I released episode 11 of Sublo and Tangy Mustard, "Art Show," last weekend just before going on a trip to Portland. This episode finds Sublo and Tangy Mustard visiting an art gallery opening at Katy's invitation, since some of her paintings are on display. It continues the thread of her artistic aspirations from episode 3, and brings back some familiar faces from episodes 4 and 8 - Katy's friend Ashley and Sublo's roommate Tito Scaggle.
This episode took me a long time, for reasons I won't get into here. So much for the "one a month" schedule I was hoping for when I started this batch, but I never really expected to maintain that pace. At this point what I planned to do over the span of a year will take closer to two years, but that's what happened with the first batch as well.
As the series goes on I want it to have a sense of continuity. The main plot of each episode should be self-contained so new viewers can follow it, but by watching them in order hopefully a larger story emerges, as we see the characters grow, their relationships evolve and the overall world of the show deepens. Many of my favourite shows are short but sweet, with a finite story told through that hybrid approach. Two examples I always think of are the original UK version of The Office, and the first two seasons of Trailer Park Boys. To me they struck a perfect balance of having satisfying standalone stories while rewarding you for watching chronologically and paying attention. Another of my favourite shows, Clone High, is maybe a more relevant example since it's animated instead of doc-style. In all these shows, everything continues to matter and have consequences from week to week.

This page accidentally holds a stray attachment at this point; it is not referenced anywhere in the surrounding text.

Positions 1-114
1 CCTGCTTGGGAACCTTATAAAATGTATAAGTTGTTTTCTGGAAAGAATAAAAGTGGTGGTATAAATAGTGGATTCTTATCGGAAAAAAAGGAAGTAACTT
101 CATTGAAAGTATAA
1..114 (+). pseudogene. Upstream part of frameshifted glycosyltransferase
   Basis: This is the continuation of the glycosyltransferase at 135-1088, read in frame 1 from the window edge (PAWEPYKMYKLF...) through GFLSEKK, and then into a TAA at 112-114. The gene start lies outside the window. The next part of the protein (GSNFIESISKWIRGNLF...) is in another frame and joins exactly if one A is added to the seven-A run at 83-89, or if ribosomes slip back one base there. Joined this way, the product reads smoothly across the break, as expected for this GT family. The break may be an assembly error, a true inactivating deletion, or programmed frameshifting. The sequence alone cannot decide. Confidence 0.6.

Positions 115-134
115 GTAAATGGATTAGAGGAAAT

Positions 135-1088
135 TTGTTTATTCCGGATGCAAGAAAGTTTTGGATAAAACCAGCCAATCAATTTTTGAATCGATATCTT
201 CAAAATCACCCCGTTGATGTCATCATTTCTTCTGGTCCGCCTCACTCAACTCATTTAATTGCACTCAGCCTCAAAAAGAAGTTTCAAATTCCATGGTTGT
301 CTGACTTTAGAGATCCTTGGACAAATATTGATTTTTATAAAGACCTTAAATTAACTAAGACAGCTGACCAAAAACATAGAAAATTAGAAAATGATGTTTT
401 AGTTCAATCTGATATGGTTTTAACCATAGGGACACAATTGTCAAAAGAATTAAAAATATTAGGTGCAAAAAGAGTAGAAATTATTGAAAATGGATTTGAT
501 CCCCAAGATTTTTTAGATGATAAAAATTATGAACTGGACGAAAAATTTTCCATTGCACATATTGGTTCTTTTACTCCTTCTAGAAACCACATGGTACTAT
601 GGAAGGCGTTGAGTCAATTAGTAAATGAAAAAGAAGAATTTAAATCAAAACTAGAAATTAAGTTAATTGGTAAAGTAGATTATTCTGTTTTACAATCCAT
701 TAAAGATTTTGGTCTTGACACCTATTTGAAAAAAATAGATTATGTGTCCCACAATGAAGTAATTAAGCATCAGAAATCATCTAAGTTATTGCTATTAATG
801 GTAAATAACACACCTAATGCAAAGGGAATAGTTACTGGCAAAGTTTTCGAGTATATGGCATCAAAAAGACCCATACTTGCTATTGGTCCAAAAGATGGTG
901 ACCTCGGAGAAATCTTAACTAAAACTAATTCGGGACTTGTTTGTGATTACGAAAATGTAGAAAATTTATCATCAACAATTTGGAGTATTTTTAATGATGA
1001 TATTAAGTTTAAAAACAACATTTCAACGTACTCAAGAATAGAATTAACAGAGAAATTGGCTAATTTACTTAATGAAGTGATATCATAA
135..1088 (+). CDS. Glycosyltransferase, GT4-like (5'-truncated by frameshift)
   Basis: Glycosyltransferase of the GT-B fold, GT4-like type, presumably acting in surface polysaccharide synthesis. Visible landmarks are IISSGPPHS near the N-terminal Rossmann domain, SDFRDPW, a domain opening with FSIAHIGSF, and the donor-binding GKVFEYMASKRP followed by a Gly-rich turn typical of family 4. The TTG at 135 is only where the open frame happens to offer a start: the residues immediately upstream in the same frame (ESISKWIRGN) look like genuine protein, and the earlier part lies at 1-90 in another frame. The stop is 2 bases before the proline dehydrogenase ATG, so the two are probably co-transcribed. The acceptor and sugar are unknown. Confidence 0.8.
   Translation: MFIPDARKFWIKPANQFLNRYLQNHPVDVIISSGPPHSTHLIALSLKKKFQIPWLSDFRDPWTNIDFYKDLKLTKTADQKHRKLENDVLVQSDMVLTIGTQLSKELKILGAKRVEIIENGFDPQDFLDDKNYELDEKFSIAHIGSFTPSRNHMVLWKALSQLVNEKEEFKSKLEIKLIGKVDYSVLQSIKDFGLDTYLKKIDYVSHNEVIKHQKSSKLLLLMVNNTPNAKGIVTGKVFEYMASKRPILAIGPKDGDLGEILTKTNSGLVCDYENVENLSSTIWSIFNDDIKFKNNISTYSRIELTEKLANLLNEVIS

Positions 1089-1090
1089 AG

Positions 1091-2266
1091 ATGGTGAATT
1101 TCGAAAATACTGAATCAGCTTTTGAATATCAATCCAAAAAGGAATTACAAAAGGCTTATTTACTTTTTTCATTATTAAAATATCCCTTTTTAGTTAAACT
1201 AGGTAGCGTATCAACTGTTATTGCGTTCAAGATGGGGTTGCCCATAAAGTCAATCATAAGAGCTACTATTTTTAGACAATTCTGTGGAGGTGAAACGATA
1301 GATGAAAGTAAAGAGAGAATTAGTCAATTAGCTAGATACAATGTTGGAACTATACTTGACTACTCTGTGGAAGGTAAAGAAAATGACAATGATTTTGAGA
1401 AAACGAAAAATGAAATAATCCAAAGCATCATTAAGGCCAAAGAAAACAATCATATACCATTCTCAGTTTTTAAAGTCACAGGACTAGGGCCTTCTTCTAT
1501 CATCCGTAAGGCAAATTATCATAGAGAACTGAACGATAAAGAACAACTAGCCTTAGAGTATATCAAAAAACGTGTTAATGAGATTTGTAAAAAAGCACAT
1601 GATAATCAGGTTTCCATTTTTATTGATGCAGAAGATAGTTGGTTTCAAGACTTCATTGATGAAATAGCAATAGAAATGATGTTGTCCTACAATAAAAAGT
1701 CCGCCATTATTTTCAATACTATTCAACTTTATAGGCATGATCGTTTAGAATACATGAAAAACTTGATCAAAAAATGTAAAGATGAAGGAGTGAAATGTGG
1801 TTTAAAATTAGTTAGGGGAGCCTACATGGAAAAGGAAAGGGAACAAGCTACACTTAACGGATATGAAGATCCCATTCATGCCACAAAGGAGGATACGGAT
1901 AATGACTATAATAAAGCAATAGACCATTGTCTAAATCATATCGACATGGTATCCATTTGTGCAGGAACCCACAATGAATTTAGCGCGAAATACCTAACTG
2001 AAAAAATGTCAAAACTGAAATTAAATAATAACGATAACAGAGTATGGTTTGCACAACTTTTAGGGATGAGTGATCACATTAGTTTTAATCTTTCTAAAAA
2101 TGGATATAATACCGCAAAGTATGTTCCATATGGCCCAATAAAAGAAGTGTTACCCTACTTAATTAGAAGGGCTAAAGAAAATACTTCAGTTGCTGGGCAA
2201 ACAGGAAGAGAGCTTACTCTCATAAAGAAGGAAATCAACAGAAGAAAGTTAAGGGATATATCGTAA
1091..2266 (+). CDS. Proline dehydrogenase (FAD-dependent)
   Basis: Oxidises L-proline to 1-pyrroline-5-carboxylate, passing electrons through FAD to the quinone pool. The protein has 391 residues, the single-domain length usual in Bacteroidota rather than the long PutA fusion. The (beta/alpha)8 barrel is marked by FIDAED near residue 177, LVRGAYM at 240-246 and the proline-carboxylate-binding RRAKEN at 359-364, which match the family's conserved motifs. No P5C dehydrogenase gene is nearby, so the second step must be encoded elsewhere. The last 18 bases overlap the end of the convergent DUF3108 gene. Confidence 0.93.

The characters are the most important part of Sublo and Tangy Mustard but another big element to me is the specificity of the Toronto setting. Since moving from Toronto to work in LA, I'm perpetually homesick and I've come to resent the way LA infects everything in film and TV. Even if a show isn’t explicitly set here, the city and culture are usually an influence because you can't really close yourself off from your surroundings. And a lot of big cartoons are made in LA, so a lot of big cartoons all kind of feel the same.
There are plenty of shows set in LA or New York where they celebrate what makes those places unique, but not very many in Toronto, or Canada in general. And I always value work that has a strong personal point of view. So I want to make Sublo and Tangy Mustard as accurate and real to my experiences in Toronto as possible. I don't want to prioritize personal details over character and comedy, but if there’s a way to make something funny while also being specific and authentic, I prefer to do that.
An example other people have called out is in episode 4-- Sublo and Tangy Mustard go to a house party in the winter where there’s a pile of coats on the couch, and snow boots litter the front hallway. I set it in winter because that's not the default choice you usually see onscreen, and this little detail reminds me of many actual house parties I attended. Hopefully that kind of personal recollection helps to make the show richer. Bringing up The Office and Trailer Park Boys again, I always loved the regional authenticity in those shows, where the filmmakers never think twice about just portraying their world as it actually is, and you wind up with a lot of neat flavour you might not get with a fictional or more generic setting. And even if you don’t get a reference, you can tell what it means in context and you walk away with a larger cultural knowledge.
...Anyway that's all pretty lofty for a rinky-dink internet cartoon, but it's some of the stuff I think about while making it.